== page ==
Review: Charolais, when a cow brought a tear to my eye

I’m making a concrete effort this year to get to more shows in The Dublin Fringe Festival. Maybe I’m trying to make good on last year’s (yes 2013’s) resolution to see more theatre. I am the cultural bulimic that I may or may not have spoken about during my undergrad viva voce.

Wow, that sentence is full of hot air.

That sentence couldn’t be less like the lunchtime play I attended in Bewley’s last Sunday. Charolais is full of shit. And muck. And blood. Cows. Jeeps. Kitchen tables. In other words, very down to earth, realistic. It’s a one woman show about a love triangle between a woman, her man and his cow with a little bit of his mother thrown in for good measure. Hilarious (guffawing out loud hilarious) and moving, this Show in a Bag is technically excellent as well: minimal set and lighting are augmented by extremely clever but simple costume and hair changes. Written and performed by Noni Stapleton and directed by Bairbre Uí Chaoimh the site for this drama is very much Stapleton’s body, rather than any particular stage, which she uses to great effect. This in itself is a metaphor for the action of the play which is occurring in the bodies of the main character, Siobhán, and her farmer lad’s Charolais, who are both living that which is many females’ most physically dramatic experience: pregnancy.

Charolais Photo by Sally Anne Kelly

Charolais Photo by Sally Anne Kelly

It doesn’t escape my attention that the last play I reviewed was also situated in the drama of the female body and while Charolais is no less dramatic than Between Water and Trees, it is likely a far more accessible production. Interesting though that two productions that I have attended almost by accident have focused on this topic.

If you fancy a lunch time or tea time pick me up this week (check Fringe site for times) get yourself along to this most excellent and original production.

Buíochas le mo chomrádaí ollscoile a roghnaigh an dráma íontach seo dúinn. Go raibh maith agat agus ná ligimid chomh fada arís é!

Ironically this awaited me on my return home:

Roast beef

Roast beef

Next up I hope to see Eating Seals and Seagulls’ Eggs which I understand examines, amongst other things, our relationship with the most hated woman in Irish History: Peig Sayers.

Photo credit: Sally Anne Kelly

Quick review: Between Trees and Water, Dublin Fringe Festival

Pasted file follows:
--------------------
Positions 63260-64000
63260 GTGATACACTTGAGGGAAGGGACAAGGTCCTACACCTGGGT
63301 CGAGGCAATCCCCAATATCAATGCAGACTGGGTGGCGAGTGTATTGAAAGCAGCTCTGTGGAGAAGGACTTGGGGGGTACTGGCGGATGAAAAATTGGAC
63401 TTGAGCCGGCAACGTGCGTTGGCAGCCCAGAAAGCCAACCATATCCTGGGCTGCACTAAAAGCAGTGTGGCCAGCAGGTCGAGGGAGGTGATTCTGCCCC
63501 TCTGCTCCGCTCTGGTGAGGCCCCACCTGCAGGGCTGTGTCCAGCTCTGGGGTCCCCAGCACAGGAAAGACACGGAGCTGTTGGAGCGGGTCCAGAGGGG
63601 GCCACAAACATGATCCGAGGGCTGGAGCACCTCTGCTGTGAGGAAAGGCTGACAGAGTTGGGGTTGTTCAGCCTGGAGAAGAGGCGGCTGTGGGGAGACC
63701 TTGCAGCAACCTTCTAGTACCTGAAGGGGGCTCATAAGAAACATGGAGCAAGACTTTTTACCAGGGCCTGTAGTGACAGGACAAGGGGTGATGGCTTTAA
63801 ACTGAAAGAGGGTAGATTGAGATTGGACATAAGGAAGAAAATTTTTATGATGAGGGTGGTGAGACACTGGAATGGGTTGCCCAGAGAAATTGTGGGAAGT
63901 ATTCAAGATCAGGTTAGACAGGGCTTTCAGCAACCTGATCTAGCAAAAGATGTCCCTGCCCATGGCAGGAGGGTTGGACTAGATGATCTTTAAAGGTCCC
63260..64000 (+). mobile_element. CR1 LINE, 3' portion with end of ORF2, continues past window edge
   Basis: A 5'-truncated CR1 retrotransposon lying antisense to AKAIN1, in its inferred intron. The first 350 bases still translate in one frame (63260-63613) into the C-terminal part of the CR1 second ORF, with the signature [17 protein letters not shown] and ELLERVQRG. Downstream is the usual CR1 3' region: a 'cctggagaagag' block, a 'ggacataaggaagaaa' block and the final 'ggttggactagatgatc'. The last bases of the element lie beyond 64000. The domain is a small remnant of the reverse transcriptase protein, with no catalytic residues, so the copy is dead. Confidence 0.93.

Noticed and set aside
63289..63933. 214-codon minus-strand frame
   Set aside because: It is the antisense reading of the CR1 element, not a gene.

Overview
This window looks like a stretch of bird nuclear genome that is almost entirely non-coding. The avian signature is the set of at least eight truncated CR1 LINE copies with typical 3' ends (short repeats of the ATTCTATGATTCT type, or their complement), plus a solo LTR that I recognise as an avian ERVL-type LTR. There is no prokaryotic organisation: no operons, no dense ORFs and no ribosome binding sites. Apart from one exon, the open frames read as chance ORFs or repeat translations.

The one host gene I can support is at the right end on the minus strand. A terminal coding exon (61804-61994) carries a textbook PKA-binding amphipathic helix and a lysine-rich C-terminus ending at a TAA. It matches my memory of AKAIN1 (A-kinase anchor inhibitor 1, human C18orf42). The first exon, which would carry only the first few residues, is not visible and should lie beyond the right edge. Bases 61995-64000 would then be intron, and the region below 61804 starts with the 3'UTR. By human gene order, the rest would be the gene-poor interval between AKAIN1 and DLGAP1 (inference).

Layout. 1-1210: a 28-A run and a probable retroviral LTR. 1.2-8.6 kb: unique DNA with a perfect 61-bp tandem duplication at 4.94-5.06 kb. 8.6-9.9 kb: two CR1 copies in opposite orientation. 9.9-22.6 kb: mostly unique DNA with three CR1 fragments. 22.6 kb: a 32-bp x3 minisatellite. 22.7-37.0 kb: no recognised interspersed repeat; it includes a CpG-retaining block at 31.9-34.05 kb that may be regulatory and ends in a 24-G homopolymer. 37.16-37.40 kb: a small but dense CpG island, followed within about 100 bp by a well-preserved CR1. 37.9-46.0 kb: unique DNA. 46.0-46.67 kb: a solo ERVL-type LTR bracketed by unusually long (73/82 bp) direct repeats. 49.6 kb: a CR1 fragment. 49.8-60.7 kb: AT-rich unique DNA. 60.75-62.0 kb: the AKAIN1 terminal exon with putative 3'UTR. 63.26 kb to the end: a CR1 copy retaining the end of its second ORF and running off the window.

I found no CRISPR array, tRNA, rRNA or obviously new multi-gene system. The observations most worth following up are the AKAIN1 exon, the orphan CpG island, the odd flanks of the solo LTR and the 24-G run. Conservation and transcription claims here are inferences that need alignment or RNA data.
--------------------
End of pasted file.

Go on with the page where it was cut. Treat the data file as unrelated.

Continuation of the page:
I’m sorry I don’t have enough time to do “Between Trees and Water” the justice it deserves but I’m also conscious that time is of the essence if you are to make it to see this compelling production by Painted Bird Productions as part of the Tiger Dublin Fringe Festival. It runs here in Dublin until Sunday with matinees on Saturday and Sunday at 1pm in South Studios on New Row South.

Between Trees and Water. Photo credit John Allen

Between Trees and Water. Photo credit John Allen

Based on a collection of documents relating to an illegal abortion in Cork in 1939 the fabulous ensemble acting of the cast and subtle costume, set and lighting weave an evocative piece of theatre. They capture the dun, smoke-yellowed, enamel and brown bottle ordinariness of the lives shattered by this event. Their repeated use of certain words like “responsibility”, “girl” and “married man” remind you of the morals that brought these people into this parlous state. One sequence where the cast members regard the missing victim is particularly thought-provoking. I was not surprised to read in the programme that the director, Fiona McGeown, had studied at L’ecole de mime corporeal dramatique as the physical realisation of a story bound up with the very physical was enthralling. I could not pick one actor from the cast as I felt that the ensemble work was impressive. I could go on but I’ve run out of time.

Between Trees & Water – Painted Bird Productions from Julie Kelleher on Vimeo.

Go and see it before it’s gone. I’m off to Charolais on Sunday so another review to follow. Special thanks to my good pal Aoife for getting me out of the house and down to this show :)

Back to School Banana Porridge Bites

Well how did you all cope? We’ve had tears and recriminations but this was from the child heading into Ranga 5. Nipper 3.0 sailed into Naíonán Bheaga gan stró ar bith uirthi. So that’s it all my children are now “in the system” Our job now is feeding and watering and damage limitation (especially as Nipper 2.0 is in communion year.)

I’ve really noticed in the last couple of years, where I have been with them in the afternoons, that the boys EAT ALL THE TIME. I thought this was some sort of gender stereotyping but so far, so true, the older boy in particular. We feed them porridge everyday. They have a full on lunch at school and then come home expecting a meal circa 3pm and then dinner around 7pm. It’s my imagination that is mostly sapped by this experience. How do I feed them, keeping it healthy AND varied. When I experiment one of them is bound to turn their nose up (“Rocket Pesto? I don’t care that you grew, picked and made it yourself, it’s yuck!”) and I tend to fall back on those childhood staples of fish fingers and waffles or baked beans or scrambled eggs on toast. Soup, if I’m careful about its ingredients and consistency can sometimes gain their royal highnesses’ approval. This tomato and courgette soup was a surprising hit. With tomatoes and courgettes in season around about now  I would recommend you give it a whirl.